Picks and Pans Review: Parenthood
updated 08/14/1989 AT 01:00 AM EDT
•originally published 08/14/1989 AT 01:00 AM EDT
Here is a comedy that treats the problems and delights of real life with respect, insight, warmth and remarkably sustained wit. Here is a comedy that doesn't rely on invective, phony tension, cheap-shot jokes and reflexive obscenity to earn its laughs. Here is one great American movie.
Start with the cast, which includes almost too many marvelous talents to fit into one film. Martin, as a father determined to treat his children better than his father—Robards—treated him, is more subdued than he has ever been in a movie. Also more touching, more deeply funny, more sympathetic than he was even in Roxanne. Robards, the center of the film, is convincingly stubborn in his delusions about himself and his four children.
But Martin and Robards are only marginally the movie's stars. Dianne Wiest, Tom Hulce and Harley Kozak as Robards's other children and Rick Moranis and Mary Steenburgen as Kozak's and Martin's spouses are uniformly expressive—using every second onscreen to give their characters dimension. Among dozens of kids who show up, Martha Plimpton as Wiest's rebellious teenage daughter, Keanu Reeves as Plimpton's boyfriend and Jasen Fisher, 9, as Martin's anxiety-ridden son are especially striking.
Director Ron Howard keeps the film focused on the painful-exhilarating relationship between kids and parents. One way he does it is by often showing all the participants in a conversation onscreen; the actors react as well as speak their lines. The final Martin-Robards confrontation is, in its way, as emotionally penetrating as the Brando-Steiger scene in On the Waterfront. Robards, unable to talk to his son, even about fatherhood, except in terms of winning and losing, tells him that a parent never stops being a parent, no matter how old his children get: "There is no end zone. You never cross the goal line, spike the ball and do your touchdown dance."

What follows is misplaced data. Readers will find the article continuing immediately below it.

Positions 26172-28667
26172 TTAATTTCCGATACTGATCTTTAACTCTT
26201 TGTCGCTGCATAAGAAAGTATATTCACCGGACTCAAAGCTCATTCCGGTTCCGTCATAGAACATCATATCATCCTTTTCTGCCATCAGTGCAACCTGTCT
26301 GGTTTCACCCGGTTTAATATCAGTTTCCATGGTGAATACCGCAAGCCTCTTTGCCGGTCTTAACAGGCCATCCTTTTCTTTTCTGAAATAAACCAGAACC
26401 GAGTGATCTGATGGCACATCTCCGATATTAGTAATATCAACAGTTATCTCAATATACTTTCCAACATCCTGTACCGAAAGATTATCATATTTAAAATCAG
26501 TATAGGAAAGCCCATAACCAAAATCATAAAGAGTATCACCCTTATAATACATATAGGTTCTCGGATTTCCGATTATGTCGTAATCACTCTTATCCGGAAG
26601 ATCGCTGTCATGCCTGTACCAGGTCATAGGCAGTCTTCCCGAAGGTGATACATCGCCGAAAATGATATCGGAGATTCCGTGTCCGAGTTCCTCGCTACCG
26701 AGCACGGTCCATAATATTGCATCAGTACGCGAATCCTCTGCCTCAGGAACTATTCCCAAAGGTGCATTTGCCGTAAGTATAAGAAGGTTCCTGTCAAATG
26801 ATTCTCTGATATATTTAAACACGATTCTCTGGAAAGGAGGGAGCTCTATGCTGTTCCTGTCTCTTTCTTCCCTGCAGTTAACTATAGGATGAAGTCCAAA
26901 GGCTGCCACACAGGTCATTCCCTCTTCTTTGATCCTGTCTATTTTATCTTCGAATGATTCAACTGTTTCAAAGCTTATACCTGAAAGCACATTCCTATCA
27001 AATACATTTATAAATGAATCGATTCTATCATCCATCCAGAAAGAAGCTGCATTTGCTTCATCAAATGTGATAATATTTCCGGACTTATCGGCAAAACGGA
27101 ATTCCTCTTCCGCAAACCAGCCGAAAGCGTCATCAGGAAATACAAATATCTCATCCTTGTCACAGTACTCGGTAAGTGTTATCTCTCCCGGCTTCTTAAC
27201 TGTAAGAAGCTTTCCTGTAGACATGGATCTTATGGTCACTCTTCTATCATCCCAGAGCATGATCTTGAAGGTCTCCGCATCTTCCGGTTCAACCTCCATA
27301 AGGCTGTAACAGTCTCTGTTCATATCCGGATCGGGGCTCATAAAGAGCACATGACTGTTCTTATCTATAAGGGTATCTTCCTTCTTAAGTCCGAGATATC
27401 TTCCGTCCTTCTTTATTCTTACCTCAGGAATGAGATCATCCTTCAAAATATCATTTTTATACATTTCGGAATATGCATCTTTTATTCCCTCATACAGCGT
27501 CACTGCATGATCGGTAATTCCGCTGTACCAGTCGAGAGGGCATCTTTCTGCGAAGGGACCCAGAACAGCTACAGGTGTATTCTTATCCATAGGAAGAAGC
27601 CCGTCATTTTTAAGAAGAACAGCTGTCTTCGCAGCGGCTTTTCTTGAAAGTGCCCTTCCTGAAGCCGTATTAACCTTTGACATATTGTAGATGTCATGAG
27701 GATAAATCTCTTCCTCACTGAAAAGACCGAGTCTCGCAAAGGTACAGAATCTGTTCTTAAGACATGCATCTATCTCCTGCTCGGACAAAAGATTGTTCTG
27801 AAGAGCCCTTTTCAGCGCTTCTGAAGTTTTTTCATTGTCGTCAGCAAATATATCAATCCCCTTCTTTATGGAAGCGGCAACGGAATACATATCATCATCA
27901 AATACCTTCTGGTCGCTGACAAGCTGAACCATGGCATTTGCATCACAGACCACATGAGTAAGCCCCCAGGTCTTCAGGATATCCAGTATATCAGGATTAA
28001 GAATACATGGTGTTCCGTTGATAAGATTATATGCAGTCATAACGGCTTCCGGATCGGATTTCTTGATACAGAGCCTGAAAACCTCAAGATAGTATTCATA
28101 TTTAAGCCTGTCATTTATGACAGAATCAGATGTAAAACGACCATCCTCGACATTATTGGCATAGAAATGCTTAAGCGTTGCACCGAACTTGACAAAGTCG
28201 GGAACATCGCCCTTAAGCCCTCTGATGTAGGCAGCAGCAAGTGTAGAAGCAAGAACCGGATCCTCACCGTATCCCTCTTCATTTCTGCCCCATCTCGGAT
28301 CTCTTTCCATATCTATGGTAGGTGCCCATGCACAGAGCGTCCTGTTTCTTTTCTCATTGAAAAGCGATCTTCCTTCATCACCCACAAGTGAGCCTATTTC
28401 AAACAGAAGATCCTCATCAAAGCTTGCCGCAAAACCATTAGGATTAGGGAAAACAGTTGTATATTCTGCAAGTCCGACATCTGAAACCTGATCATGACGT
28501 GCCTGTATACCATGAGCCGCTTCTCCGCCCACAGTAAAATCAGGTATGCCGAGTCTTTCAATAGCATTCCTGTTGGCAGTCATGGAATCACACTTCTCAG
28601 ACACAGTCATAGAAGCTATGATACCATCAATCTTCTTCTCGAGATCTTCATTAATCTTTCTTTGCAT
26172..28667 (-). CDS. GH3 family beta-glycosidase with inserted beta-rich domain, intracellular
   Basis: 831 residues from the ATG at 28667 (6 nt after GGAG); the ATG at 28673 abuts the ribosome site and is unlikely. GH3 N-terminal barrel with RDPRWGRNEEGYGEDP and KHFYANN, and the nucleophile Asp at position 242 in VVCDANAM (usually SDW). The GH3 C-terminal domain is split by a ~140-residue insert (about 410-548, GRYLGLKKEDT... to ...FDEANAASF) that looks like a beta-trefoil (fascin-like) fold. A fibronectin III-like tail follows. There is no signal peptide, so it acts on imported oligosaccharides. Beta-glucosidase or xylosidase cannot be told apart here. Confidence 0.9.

Writers Babaloo Mandel and Lowell Ganz, whose credits include Howard's Splash, lapse in one scene, trying to make a joke by evoking 1966's "Texas Tower" murders. Otherwise they hold a difficult balance. Problems—uncaring divorced fathers, learning disabilities, a wayward son (Hulce), teenage pregnancy—aren't dismissed but are given a roll-with-the-punches perspective.
When Wiest finds porno videotapes in young son Leaf Phoenix's room, she says, "I assume you're watching these because you're curious about sex—or filmmaking." Moranis, determined to make his 3-year-old daughter a genius, has her read Kafka.
Martin, fantasizing about his son's overcoming his learning problems, imagines the boy's college valedictory address: "There was one person who got me through—my father. He did everything right. Now I'm the happiest, most confident person in the world."
These are for the most part very likable people. It's hard not to cry with them, laugh with them and pull for them to make something good out of the whole messy, hopeless, wonderful business. And if the ending wraps things up tidier than necessary, it's not without a cynical side.
Phoenix asks Wiest if his sister's marriage will last. "I give 'em six months," Wiest says. "Four if she cooks." (PG-13)